Igalia has been recently working on the implementation of css-contain in Chromium by providing some fixes and optimizations based on this standard. This is a brief blog post trying to give an introduction to the spec, explain the status of things, the work done during past year, and some plans for the future.
The main goal of CSS Containment standard is to improve the rendering performance of web pages, allowing the isolation of a subtree from the rest of the document.
This specification only introduces one new CSS property called
contain with different possible values.
Browser engines can use that information to implement optimizations and avoid doing extra work when they know which subtrees are independent of the rest of the page.
Let’s explain what is this about and why this can be can bring performance improvements in complex websites. Imagine that you have a big HTML page which generates a complex DOM tree, but you know that some parts of that page are totally independent of the rest of the page and the content in those parts is modified at some point.
Browser engines usually try to avoid doing more work than needed and use some heuristics to avoid spending more time than required. However there are lots of corner cases and complex situations in which the browser needs to actually recompute the whole webpage. To improve these scenarios the author has to identify which parts (subtrees) of their website are independent and isolate them from the rest of the page thanks to the
contain property. Then when there are changes in some of those subrees the rendering engine will be able to avoid doing any work outside of the subtree boundaries.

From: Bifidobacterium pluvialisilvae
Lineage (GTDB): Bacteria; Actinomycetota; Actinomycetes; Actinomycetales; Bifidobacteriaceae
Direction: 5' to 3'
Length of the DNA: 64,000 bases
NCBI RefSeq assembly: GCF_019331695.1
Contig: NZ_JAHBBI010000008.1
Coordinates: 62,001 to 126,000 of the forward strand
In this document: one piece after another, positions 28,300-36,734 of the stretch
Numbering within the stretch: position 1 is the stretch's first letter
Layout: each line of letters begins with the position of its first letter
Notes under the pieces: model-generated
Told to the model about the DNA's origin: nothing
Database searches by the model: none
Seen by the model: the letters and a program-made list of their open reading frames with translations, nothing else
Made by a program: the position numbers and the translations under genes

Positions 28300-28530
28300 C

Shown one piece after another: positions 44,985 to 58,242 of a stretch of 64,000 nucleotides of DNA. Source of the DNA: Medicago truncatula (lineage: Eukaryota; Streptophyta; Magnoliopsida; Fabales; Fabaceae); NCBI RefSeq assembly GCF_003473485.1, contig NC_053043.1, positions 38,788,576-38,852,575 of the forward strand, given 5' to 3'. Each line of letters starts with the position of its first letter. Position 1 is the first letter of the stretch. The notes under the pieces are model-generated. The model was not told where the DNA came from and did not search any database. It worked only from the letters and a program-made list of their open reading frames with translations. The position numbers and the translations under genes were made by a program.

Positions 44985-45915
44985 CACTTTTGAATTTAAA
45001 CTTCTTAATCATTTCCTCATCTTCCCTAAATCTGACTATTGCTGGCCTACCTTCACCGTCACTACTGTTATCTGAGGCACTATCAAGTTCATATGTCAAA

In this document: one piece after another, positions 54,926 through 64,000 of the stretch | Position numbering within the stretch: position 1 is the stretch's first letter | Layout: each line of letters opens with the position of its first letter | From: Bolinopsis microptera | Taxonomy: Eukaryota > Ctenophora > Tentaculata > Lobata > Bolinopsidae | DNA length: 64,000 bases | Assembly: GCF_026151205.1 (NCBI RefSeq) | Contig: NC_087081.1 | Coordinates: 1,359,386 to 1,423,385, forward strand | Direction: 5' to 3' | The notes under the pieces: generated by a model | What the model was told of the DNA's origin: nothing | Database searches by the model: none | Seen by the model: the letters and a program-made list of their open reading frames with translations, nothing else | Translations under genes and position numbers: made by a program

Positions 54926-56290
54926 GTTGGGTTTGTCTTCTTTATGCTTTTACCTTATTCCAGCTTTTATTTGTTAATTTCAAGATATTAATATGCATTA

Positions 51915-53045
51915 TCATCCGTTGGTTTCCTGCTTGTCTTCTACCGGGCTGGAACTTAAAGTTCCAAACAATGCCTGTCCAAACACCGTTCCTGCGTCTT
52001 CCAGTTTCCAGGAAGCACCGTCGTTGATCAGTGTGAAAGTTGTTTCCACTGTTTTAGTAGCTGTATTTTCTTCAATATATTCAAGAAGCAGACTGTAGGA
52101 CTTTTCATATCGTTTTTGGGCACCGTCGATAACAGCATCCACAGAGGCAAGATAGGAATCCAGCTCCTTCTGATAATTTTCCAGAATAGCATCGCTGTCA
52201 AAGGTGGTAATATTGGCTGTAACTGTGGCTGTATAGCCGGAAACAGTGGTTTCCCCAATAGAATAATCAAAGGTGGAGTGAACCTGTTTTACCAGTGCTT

Not everything is for free, when you use
contain there are some restrictions that will affect those elements, so the browser is totally certain it can apply optimizations without causing any breakage (e.g. you need to manually set the size of the elment if you want to use size containment).
The CSS Containment specification defines four values for the
contain property, one per each type of containment:
layout: The internal layout of the element is totally isolated from the rest of the page, it’s not affected by anything outside and its contents cannot have any effect on the ancestors.
paint: Descendants of the element cannot be displayed outside its bounds, nothing will overflow this element (or if it does it won’t be visible).
size: The size of the element can be computed without checking its children, the element dimensions are independent of its contents.
style: The effects of counters and quotes cannot escape this element, so they are isolated from the rest of the page.
Note that regarding style containment there is an ongoing discussion on the CSS Working Group about how useful it is (due to the narrowed scope of counters and quotes).
You can combine the different type of containments as you wish, but the spec also provides two extra values that are a kind of “shorthand” for the other four:
content: Which is equivalent to
contain: layout paint style.
strict: This is the same than having all four types of containment, so it’s equivalent to
contain: layout paint size style.
Let’s show an example of how CSS Containment can help to improve the performance of a webpage.
Imagine a page with lots of elements, in this case 10,000 elements like this: